Changes coming to standardized tests

Changes coming to standardized tests

SPRINGFIELD -- School districts are sharing student ISAT test scores, but parents and students could be disappointed.
SPRINGFIELD -- School districts are sharing student ISAT test scores, but parents and students could be disappointed. Some students could fall into a lower performance level because of changes to Illinois' learning standards. While that might seem like a bad thing, it's all because Illinois raised the bar for learning in 2010. WCIA-3's Alexandrea Davis keeps us Connected to the Capitol.

Educators say parents should not be alarmed if they see a drop in their child's ISAT test scores. They say Illinois' learning standards are tougher than before and it's going to take some getting used to.

Anne Morris coordinates the learning and testing of students in Springfield's District 186.

"Standards are rigorous and tests we are giving students must match the standards that are being taught in the classrooms."

Morris says, the goal is to have students exceeding or meeting the learning standards. But, this year, some students saw a drop in their scores. She says it's likely because the test is more difficult.

"If your student maybe fell into a lower performance level, it's not because your student knew less or your school wasn't performing as well. It's just simply that the bar has been raised."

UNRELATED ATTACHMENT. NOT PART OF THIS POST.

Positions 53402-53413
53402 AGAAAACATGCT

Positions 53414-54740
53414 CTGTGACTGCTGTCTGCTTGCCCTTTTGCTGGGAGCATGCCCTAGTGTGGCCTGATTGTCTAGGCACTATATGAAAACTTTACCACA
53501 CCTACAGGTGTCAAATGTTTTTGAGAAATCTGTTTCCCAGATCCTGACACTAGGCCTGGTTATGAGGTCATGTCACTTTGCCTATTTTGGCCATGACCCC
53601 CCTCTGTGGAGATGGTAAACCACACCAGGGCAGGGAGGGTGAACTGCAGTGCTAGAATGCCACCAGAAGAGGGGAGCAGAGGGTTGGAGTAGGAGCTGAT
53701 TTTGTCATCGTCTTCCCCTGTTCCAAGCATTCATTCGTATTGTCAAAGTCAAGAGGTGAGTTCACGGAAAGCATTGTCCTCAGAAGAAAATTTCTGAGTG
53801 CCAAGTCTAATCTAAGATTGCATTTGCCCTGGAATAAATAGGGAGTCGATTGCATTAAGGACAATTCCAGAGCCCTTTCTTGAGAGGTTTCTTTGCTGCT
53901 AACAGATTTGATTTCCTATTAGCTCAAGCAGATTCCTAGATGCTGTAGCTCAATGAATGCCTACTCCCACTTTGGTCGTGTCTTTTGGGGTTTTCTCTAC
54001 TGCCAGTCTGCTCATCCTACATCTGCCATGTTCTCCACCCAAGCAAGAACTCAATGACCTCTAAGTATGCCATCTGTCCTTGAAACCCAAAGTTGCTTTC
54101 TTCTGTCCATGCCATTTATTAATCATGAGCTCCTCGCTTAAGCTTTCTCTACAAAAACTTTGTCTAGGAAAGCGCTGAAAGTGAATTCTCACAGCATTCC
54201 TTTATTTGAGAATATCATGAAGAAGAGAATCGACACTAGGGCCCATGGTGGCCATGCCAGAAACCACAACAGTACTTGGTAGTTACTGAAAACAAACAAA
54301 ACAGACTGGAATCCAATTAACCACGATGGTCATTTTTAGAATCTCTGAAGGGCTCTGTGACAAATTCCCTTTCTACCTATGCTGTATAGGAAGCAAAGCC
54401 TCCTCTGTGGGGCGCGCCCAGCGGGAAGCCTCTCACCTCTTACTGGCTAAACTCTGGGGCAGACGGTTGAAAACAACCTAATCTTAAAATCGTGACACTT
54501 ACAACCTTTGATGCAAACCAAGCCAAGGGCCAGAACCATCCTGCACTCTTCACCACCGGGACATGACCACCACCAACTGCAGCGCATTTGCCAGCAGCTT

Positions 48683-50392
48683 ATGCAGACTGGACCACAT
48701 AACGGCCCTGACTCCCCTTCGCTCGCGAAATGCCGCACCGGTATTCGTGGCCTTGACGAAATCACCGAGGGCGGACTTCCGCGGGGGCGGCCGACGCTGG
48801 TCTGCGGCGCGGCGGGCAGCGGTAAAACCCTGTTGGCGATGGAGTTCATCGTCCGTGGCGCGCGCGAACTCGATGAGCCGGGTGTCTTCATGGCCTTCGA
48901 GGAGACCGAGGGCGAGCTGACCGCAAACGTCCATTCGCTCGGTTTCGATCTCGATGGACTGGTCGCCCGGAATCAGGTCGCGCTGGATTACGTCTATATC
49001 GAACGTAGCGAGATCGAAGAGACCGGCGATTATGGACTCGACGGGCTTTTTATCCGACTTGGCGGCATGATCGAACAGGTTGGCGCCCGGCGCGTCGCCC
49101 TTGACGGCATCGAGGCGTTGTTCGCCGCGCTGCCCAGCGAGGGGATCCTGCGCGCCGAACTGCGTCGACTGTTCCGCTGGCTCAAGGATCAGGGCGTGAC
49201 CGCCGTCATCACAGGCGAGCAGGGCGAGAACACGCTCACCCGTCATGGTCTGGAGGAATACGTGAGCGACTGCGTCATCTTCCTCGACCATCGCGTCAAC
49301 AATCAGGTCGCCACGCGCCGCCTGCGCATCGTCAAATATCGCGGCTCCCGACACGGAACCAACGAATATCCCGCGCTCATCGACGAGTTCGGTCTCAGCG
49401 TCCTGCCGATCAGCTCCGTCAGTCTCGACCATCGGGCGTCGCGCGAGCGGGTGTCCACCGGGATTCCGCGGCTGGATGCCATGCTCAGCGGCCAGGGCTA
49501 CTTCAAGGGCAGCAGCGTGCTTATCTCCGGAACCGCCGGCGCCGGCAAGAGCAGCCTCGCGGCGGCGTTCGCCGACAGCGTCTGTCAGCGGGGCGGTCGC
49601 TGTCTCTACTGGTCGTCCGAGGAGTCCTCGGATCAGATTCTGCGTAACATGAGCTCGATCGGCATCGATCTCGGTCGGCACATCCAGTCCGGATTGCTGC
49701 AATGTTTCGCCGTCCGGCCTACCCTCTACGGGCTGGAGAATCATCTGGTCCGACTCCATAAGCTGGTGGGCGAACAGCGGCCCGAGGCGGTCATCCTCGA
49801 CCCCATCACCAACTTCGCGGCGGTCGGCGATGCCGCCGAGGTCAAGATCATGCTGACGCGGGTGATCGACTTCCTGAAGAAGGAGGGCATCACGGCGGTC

The State Board of Education adopted new learning standards based on the Common Core in 2010. Matt Vanover, with ISBE says, since then, school districts have been incorporating these changes into classrooms.

"We've had a multi-year approach to implementing those new learning standards, what are effectively English, language, arts and mathematics."

This past March was the first time the higher-standards were implemented into the test.

"We have to have that bar set so that our students and teachers are prepared for implementing the Common Core which is what we are doing right now, but then, also, as the new tests come online, students are ready for it and they're being tested on it already."

Even though students might struggle with the tougher curriculum, Vanover says the changes should eventually prepare them for college or the workforce and to compete for jobs globally.

"These learning standards are bench-marked on an international level so that we know what's going on in some of the higher performing countries in the world."

The last time the learning standards were updated in Illinois was 1997. Illinois is transitioning to a different test. The ISAT will be used again this school year, but the 2014-15 test will be the "Partnership for Assessment of Readiness for College and Career Assessments."

The PARCC test consists of multiple choice and open-ended questions. Students will take these assessments from 2nd - 12th grades. They'll be given four times a year.
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